The Government of Alberta uses a number of regulatory tools to help protect groundwater resources. These tools are constantly evolving, as we gain more knowledge
about groundwater and the cumulative effects of its use. The Government of Alberta continues to work with Albertans to develop new ways to manage groundwater resources.
The tools used to manage groundwater can take many forms. For instance the Water Act prescribes a mandatory process for licensing groundwater use or
registering water well drillers.
Under the Environmental Protection and Enhancement Act approvals issued to industrial operations include
provisions to ensure groundwater quality is adequately monitored and protected. Approvals are also issued to municipalities to ensure water is safe to drink. A
listing of some groundwater regulatory documents is provided below.
Look up any licences, approvals or other regulatory authorizations issued by Alberta Environment and Parks:
Some useful fact sheets and other documentation about various regulatory tools and processes are below:
More than 600,000 rural Albertans depend on groundwater for their drinking water supply. Find out more about the department's drinking water program:
Groundwater Information Letters
Formal communication from departmental staff to external stakeholders on guidance for specific groundwater issues where a need to standardize practices has been
identified is done with:
Water for Life Strategy
The Water for Life strategy sets the water agenda and direction for water management in the province, including groundwater. For more information please
Water Management Plans
Water Management Plans implemented under the Water Act are sometimes used to manage water resources in specific areas like watersheds. The Cold Lake - Beaver
River Water Management Plan includes groundwater management actions based on groundwater quantity and quality assessments conducted by the Alberta Geological
Survey. Please see:
The Land-use Framework sets out an approach to manage public and private lands and natural resources to achieve Alberta’s long-term economic, environmental
and social goals through development of regional plans. Understanding the cumulative effects of multiple activities on the environment in a key aspect of the
The Lower Athabasca and South Saskatchewan regional planning processes were the first to be initiated. Groundwater management
is addressed in various strategies under the framework, including development of Groundwater Management Frameworks within the regional areas. Please see:
Development of coalbed methane (CBM) resources has been occurring in Alberta for several years. Various regulatory requirements have been put into place to protect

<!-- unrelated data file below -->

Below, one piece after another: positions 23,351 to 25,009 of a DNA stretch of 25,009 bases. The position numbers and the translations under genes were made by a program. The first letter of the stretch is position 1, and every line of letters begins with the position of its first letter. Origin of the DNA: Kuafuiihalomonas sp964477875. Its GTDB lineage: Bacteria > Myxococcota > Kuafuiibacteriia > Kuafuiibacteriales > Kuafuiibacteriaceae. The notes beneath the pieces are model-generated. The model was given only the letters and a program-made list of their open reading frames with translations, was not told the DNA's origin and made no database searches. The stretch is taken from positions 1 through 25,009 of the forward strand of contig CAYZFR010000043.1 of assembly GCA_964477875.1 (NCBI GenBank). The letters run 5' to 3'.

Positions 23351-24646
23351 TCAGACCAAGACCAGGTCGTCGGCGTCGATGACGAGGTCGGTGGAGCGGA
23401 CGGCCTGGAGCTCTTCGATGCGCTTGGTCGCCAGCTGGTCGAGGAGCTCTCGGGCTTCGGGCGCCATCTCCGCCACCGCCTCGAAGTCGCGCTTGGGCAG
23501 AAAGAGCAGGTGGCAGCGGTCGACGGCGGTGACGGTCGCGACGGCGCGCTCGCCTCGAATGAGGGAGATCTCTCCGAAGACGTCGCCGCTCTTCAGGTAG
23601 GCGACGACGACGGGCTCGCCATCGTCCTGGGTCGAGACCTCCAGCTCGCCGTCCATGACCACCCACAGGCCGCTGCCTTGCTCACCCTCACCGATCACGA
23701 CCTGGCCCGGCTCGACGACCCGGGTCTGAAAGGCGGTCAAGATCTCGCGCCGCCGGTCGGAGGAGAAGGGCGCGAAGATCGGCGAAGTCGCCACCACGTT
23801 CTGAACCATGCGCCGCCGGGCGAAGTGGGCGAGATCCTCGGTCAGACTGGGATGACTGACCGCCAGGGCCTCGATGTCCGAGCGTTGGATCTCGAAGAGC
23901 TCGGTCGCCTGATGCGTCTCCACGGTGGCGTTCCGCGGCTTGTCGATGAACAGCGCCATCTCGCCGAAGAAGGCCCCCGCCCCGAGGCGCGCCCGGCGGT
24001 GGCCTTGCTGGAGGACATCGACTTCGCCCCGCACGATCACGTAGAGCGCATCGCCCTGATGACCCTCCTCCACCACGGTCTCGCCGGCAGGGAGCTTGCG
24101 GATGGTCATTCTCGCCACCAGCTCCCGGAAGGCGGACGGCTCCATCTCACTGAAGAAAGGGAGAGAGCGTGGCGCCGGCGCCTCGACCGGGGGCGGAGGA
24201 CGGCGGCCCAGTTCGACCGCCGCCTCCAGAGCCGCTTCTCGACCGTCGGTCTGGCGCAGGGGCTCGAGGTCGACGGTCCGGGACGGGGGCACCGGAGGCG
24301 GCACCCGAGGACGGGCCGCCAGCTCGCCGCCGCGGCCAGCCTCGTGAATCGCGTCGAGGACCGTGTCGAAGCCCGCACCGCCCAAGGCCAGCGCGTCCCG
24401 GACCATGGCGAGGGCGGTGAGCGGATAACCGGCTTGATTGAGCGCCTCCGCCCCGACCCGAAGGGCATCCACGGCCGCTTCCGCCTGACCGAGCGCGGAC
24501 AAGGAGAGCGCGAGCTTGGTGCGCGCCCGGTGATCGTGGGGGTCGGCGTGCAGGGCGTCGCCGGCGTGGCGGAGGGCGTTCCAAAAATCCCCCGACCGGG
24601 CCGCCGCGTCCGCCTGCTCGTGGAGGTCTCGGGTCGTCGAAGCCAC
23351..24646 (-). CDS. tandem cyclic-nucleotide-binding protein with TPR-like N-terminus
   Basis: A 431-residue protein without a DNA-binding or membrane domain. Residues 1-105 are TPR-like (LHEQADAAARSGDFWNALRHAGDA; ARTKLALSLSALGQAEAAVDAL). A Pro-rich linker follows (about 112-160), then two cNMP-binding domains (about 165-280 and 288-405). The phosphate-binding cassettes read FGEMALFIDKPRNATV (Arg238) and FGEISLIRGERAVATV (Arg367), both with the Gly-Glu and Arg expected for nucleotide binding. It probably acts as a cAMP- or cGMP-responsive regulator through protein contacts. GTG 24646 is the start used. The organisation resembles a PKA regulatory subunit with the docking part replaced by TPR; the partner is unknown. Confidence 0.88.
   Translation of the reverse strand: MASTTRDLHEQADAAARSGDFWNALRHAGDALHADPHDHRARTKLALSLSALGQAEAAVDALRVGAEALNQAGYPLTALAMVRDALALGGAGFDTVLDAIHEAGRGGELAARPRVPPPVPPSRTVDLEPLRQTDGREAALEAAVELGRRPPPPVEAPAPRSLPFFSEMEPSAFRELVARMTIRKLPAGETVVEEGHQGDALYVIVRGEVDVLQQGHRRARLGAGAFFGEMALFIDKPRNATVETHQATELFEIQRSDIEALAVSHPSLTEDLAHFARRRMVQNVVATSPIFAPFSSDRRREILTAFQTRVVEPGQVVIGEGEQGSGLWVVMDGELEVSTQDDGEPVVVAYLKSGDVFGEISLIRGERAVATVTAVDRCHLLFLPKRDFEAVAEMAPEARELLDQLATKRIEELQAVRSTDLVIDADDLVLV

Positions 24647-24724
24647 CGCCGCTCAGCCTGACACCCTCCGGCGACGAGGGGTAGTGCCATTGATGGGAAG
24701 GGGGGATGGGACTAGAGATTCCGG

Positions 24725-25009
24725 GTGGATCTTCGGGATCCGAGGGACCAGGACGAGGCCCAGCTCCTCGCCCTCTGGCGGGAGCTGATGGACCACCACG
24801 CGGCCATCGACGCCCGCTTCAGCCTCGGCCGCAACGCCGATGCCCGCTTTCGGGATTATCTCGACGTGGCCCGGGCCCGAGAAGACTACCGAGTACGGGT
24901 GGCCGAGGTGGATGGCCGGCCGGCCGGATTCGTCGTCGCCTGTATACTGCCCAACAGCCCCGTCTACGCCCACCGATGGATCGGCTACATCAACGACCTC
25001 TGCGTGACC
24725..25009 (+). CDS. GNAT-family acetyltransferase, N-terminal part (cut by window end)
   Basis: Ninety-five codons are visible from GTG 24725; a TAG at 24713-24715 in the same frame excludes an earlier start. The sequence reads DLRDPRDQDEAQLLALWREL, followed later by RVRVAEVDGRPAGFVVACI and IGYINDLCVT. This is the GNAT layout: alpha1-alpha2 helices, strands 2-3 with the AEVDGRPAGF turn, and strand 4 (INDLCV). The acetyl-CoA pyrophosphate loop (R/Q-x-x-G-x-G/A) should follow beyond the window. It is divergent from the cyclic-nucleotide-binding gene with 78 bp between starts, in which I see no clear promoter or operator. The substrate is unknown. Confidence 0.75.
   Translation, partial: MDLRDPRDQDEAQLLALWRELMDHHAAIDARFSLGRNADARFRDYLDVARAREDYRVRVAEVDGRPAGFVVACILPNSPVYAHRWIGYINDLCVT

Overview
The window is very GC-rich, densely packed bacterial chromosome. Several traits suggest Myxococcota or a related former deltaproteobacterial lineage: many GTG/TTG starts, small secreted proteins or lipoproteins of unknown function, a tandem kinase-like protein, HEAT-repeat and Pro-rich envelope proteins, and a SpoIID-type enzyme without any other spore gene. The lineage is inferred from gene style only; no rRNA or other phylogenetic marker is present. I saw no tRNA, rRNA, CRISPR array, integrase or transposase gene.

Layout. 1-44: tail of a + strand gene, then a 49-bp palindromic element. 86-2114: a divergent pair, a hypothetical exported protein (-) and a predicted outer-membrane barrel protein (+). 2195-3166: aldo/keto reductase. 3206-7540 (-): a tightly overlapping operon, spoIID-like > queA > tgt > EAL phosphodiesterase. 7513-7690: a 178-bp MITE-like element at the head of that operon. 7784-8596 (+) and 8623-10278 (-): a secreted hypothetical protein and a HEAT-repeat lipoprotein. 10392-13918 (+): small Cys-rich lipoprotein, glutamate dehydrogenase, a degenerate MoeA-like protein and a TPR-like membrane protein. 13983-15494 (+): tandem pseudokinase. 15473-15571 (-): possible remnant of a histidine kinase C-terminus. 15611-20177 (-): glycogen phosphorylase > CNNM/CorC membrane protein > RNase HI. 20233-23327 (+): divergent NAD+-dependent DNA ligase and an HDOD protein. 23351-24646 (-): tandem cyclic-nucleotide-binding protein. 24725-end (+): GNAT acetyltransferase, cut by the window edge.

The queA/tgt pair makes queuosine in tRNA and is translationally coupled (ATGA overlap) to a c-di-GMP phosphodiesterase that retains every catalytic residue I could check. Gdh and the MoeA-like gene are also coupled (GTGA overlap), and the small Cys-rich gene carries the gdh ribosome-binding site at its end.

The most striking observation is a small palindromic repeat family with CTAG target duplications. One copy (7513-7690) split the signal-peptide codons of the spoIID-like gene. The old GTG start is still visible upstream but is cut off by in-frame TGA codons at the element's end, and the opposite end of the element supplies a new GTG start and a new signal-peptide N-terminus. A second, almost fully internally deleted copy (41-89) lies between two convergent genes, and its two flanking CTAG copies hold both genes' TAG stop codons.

The Baseline Water Well Testing Program was initiated in 2006 to capture baseline conditions for water wells prior to the drilling of nearby CBM wells.
The Alberta Energy Regulator (AER) has issued a number of Directives that ensure the protection of groundwater resources during coalbed
methane development, including:
Other Directives and rules and regulations can be found on the AER’s website:
General information on coalbed methane including information on what it is, it’s development in Alberta and the Multi-Stakeholder Advisory Committee (MAC) consultation
process can be found on:
Water Conservation and Allocation for Oilfield Injection
Water is sometimes pumped into oilfields to help maintain reservoir pressure, which in turn helps maintain oil production. This process is called oilfield injection.
The Water Conservation and Allocation Policy for Oilfield Injection (2006) and its corresponding Guideline support the conservation and management
of water and
prevent excess use of water during enhanced oil recovery operations. The Policy and Guideline include specific environmental outcomes that support the goals
the Water for Life strategy and can be found here:
Protection of groundwater from oil sands development is a key priority for the Government of Alberta. For details see:
Shale Gas development is currently in its infancy in Alberta; however, it could put extra demands on water supplies in certain areas of the province in the future.
Carbon Capture and Storage is being actively pursued in Alberta to help offset the potential impacts of climate change in the future. Protection of groundwater
resources is an important component under this initiative.
Alberta Agriculture and Forestry offers useful tools and documents related to water quality and supply:
Information on testing drinking water purposes can be found on the Alberta Health Services website:
Updated: Jun 8, 2018